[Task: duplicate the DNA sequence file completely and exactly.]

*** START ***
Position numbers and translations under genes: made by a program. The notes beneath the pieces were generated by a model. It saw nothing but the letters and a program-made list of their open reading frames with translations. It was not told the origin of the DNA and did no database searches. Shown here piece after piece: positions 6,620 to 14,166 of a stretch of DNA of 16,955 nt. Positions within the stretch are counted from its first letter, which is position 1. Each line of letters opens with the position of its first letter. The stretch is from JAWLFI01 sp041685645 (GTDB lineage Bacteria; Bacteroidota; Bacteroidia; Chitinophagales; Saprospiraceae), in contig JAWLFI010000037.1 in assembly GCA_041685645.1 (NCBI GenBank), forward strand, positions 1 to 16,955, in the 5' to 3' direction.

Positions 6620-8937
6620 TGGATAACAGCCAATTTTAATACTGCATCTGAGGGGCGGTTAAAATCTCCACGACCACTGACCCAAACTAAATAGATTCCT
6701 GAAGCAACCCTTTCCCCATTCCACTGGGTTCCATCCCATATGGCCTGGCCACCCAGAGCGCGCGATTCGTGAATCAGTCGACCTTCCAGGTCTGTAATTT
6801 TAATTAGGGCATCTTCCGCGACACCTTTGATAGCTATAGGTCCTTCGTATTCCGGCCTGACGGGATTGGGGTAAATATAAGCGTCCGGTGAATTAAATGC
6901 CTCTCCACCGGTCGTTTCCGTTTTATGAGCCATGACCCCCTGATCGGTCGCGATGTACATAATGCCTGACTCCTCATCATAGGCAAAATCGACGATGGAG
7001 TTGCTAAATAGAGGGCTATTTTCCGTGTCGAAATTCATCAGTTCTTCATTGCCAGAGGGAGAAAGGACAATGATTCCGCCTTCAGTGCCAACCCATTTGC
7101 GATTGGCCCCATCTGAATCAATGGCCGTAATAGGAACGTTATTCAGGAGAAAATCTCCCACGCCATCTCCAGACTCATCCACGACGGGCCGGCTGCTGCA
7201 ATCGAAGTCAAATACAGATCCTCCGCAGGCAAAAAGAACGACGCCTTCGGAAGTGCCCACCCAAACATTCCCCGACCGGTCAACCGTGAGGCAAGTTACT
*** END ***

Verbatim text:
Position numbers and translations under genes: made by a program. The notes beneath the pieces were generated by a model. It saw nothing but the letters and a program-made list of their open reading frames with translations. It was not told the origin of the DNA and did no database searches. Shown here piece after piece: positions 6,620 to 14,166 of a stretch of DNA of 16,955 nt. Positions within the stretch are counted from its first letter, which is position 1. Each line of letters opens with the position of its first letter. The stretch is from JAWLFI01 sp041685645 (GTDB lineage Bacteria; Bacteroidota; Bacteroidia; Chitinophagales; Saprospiraceae), in contig JAWLFI010000037.1 in assembly GCA_041685645.1 (NCBI GenBank), forward strand, positions 1 to 16,955, in the 5' to 3' direction.

Positions 6620-8937
6620 TGGATAACAGCCAATTTTAATACTGCATCTGAGGGGCGGTTAAAATCTCCACGACCACTGACCCAAACTAAATAGATTCCT
6701 GAAGCAACCCTTTCCCCATTCCACTGGGTTCCATCCCATATGGCCTGGCCACCCAGAGCGCGCGATTCGTGAATCAGTCGACCTTCCAGGTCTGTAATTT
6801 TAATTAGGGCATCTTCCGCGACACCTTTGATAGCTATAGGTCCTTCGTATTCCGGCCTGACGGGATTGGGGTAAATATAAGCGTCCGGTGAATTAAATGC
6901 CTCTCCACCGGTCGTTTCCGTTTTATGAGCCATGACCCCCTGATCGGTCGCGATGTACATAATGCCTGACTCCTCATCATAGGCAAAATCGACGATGGAG
7001 TTGCTAAATAGAGGGCTATTTTCCGTGTCGAAATTCATCAGTTCTTCATTGCCAGAGGGAGAAAGGACAATGATTCCGCCTTCAGTGCCAACCCATTTGC
7101 GATTGGCCCCATCTGAATCAATGGCCGTAATAGGAACGTTATTCAGGAGAAAATCTCCCACGCCATCTCCAGACTCATCCACGACGGGCCGGCTGCTGCA
7201 ATCGAAGTCAAATACAGATCCTCCGCAGGCAAAAAGAACGACGCCTTCGGAAGTGCCCACCCAAACATTCCCCGACCGGTCAACCGTGAGGCAAGTTACT